Review: Lily Tomlin’s impressive performance can only elevate ‘Grandma’ so high

Paul Weitz”s “Grandma” is the sort of movie that should grow on you.  By the time it finishes you should be fully invested in the fate of Elle Reid, a woman attempting to help her granddaughter while also coming to peace with some of her own personal demons.  Thanks to the always-impressive Lily Tomlin and a few key supporting performances it almost hits the mark.  Again, “almost.”

When we first meet Elle (Tomlin) she”s an aging, but noteworthy writer forcing a breakup with her significantly younger girlfriend, Olivia (Judy Greer).  Eventually we”ll discover this four-month long affair was Elle”s first since the death of her longtime companion just a few years before, but at this point Elle”s behavior seems decidedly cruel and Olivia leaves distraught.  Neither she nor moviegoers understand why Elle would try and push Olivia away.  Weitz, who also wrote the screenplay, no doubt believes the audience will understand Elle's motivation as the storyline progresses.

Attempting to put the morning”s dramatic events behind her, Elle is surprised to find her teenage granddaughter Sage (Julie Garner) knocking on her door looking for help.  It turns out Sage is pregnant and needs $500 to pay for an abortion she”s scheduled for that afternoon.  Unfortunately, not only is Elle short of cash, but she”s even ripped up her credit cards and turned them into a wind chime.  With Elle”s daughter and Sage”s mom immediately ruled out (another one of the movie”s jumps in logic), the duo begin a day in the life trek across Los Angeles to find the dough.

This journey is meant to inform us about Elle”s state of being while providing a little bit of dramatic tension over whether Sage will get the money and/or go through with the procedure.  Weitz takes Sage”s pregnancy quite seriously, but it's really just meant to facilitate Elle's stroll down memory lane as she attempts to make peace with old friends while still getting her granddaughter to the clinic in time.  There”s the run-in with Deathy (Laverne Cox), the friendly tattoo artist who still owes Elle money after she helped her through a difficult time.  There”s an attempt to sell some priceless first edition books to a coffee house owner (Elizabeth Peña) and an awkward reunion with a very old flame (a fantastic Sam Elliott).  The latter is arguably the most powerful sequence in the film with Elliott”s character still recovering from a broken heart Elle ripped apart 40 years prior. The duo are quite good here and you immediately wish Elliott had a larger role in the film.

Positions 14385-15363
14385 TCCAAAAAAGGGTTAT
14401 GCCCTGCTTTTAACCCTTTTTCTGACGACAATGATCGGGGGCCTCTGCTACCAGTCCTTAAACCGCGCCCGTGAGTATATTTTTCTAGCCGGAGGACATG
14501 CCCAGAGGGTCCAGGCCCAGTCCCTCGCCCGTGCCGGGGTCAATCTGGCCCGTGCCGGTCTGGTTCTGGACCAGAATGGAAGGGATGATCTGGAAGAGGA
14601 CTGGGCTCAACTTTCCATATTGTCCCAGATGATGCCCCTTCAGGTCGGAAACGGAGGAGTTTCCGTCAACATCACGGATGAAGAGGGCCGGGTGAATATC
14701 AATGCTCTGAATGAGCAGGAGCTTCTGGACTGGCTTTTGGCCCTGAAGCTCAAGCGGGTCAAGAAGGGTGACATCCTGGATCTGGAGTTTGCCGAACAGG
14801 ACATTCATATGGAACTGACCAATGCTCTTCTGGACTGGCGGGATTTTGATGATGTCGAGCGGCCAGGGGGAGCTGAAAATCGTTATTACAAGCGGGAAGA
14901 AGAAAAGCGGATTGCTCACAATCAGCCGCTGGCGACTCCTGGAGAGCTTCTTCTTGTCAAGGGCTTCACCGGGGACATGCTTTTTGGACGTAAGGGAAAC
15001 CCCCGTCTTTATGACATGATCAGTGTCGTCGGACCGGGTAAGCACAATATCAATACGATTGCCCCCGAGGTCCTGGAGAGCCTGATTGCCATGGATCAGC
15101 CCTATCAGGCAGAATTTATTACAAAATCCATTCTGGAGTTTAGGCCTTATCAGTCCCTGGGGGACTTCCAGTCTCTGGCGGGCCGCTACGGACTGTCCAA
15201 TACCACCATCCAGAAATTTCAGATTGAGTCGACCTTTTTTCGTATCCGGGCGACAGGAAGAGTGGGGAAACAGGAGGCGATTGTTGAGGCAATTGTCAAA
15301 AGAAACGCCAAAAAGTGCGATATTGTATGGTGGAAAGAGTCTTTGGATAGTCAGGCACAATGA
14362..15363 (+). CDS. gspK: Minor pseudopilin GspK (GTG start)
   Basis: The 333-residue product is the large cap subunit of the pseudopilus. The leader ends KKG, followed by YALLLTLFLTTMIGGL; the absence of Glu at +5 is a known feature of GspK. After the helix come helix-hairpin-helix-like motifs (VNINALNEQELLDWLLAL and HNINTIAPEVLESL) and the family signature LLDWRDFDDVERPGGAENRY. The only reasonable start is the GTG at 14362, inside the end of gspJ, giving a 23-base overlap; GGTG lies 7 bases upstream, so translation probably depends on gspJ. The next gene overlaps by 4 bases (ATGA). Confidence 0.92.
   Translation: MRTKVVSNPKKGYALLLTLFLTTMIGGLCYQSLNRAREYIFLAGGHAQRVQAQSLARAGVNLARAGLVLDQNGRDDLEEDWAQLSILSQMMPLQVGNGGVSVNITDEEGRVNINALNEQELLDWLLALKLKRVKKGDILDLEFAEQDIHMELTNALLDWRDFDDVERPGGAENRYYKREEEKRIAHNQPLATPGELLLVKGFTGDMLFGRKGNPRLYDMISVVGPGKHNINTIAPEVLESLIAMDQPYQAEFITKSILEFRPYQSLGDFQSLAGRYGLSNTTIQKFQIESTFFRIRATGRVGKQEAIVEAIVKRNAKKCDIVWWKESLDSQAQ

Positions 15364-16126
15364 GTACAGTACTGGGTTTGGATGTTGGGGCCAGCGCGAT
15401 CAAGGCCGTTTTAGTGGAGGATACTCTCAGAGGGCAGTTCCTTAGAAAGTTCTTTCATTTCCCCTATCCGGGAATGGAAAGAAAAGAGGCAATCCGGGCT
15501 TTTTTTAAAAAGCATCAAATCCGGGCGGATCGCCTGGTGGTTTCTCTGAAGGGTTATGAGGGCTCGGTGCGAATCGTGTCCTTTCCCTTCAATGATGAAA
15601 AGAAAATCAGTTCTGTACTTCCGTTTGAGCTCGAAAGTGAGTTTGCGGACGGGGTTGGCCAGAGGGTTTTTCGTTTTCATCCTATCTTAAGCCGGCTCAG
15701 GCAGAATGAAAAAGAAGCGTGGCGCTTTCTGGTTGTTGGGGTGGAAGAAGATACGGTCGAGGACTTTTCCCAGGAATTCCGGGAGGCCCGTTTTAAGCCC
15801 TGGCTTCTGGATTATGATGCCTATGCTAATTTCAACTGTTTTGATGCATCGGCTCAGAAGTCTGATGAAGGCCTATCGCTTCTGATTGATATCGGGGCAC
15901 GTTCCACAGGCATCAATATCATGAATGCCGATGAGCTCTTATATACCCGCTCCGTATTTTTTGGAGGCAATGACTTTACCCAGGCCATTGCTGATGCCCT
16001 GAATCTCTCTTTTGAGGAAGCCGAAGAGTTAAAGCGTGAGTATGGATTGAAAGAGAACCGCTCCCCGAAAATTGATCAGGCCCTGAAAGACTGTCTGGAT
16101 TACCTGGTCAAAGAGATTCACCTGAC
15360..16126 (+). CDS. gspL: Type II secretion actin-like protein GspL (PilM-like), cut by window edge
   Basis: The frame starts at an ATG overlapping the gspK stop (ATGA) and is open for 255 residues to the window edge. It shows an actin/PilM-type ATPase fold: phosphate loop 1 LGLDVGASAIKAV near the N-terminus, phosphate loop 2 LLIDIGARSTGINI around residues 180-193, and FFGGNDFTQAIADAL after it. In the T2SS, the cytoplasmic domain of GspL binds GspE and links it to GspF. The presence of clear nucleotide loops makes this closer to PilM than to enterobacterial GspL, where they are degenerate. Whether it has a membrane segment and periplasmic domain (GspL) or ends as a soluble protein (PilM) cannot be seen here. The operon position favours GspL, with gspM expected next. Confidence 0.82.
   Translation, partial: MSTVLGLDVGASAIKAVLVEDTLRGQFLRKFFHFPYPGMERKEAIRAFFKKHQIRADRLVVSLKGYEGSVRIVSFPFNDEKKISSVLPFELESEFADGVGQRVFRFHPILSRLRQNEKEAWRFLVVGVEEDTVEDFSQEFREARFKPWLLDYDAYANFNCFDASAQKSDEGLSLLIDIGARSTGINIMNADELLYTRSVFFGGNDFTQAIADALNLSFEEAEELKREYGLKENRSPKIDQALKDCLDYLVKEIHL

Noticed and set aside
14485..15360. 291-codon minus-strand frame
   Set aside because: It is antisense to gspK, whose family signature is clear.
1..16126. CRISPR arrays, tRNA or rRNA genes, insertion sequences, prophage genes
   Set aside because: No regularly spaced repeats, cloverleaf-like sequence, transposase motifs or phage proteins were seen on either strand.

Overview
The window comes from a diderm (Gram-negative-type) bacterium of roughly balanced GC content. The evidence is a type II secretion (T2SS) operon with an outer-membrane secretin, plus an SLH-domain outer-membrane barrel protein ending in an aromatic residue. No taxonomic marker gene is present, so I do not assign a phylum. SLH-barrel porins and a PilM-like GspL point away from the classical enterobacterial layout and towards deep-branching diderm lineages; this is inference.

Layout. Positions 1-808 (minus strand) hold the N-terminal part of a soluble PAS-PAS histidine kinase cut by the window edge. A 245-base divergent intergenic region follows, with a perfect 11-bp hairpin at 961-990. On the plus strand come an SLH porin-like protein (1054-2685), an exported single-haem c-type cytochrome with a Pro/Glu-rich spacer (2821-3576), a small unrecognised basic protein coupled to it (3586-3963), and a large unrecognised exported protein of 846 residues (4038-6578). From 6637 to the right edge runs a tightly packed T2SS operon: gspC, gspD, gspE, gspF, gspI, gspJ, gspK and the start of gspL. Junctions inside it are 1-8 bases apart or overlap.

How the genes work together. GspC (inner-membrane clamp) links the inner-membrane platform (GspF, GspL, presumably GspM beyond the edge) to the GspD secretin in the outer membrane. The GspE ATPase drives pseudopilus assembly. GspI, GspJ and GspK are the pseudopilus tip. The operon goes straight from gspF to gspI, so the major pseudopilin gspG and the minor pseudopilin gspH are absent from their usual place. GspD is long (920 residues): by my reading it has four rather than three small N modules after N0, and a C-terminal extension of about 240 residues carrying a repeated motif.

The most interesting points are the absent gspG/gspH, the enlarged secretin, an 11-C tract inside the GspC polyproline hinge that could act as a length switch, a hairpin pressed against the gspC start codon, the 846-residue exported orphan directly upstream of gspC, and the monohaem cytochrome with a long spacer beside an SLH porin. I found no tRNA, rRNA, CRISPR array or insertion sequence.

Sadly, the search loses much of its urgency once Sage”s very corporate and business savvy mother Judy appears.  Credit goes to Marcia Gay Harden for finding a way to make her more one-note than she initially appears on the page, but the difficult relationship between Judy and Elle is the one major cliché Weitz simply can”t avoid (Surprise! They don't get along because she's the exact opposite of her mom!  Or, maybe they are more alike than they think!).  What”s lingers most, of course, is Tomlin”s performance.

The legendary comedienne is refreshingly wonderful in a role that plays perfectly to her strengths as an actress.  Tomlin has the rare ability to allow Elle”s condescending one-liners to hit hard while still allowing her emotional insecurity seep through the cracks of that rough, protective exterior.  The film never really explains where Elle”s tough personality comes from, but it doesn”t really have to.  A lesbian who raised a daughter alongside her lover decades before it even became semi-commonplace?  Perhaps some in the audience won”t realize it (Sage certainly doesn”t), but Tomlin makes sure Elle wears that accomplishment as a badge of honor. 

The fact Tomlin is so good also highlights the film's biggest problem.  Too much of what works in “Grandma” comes from the subtle touches Tomlin, Elliott and Harden bring to their characters, not Weitz”s script (this severely affects Garner who has trouble making Sage as interesting as her grandmother let alone her mother).   And, by the time the movie reaches its predictable end, that”s even too much for Tomlin”s considerable talents to overcome.

“Grandma” opens in limited release on Friday.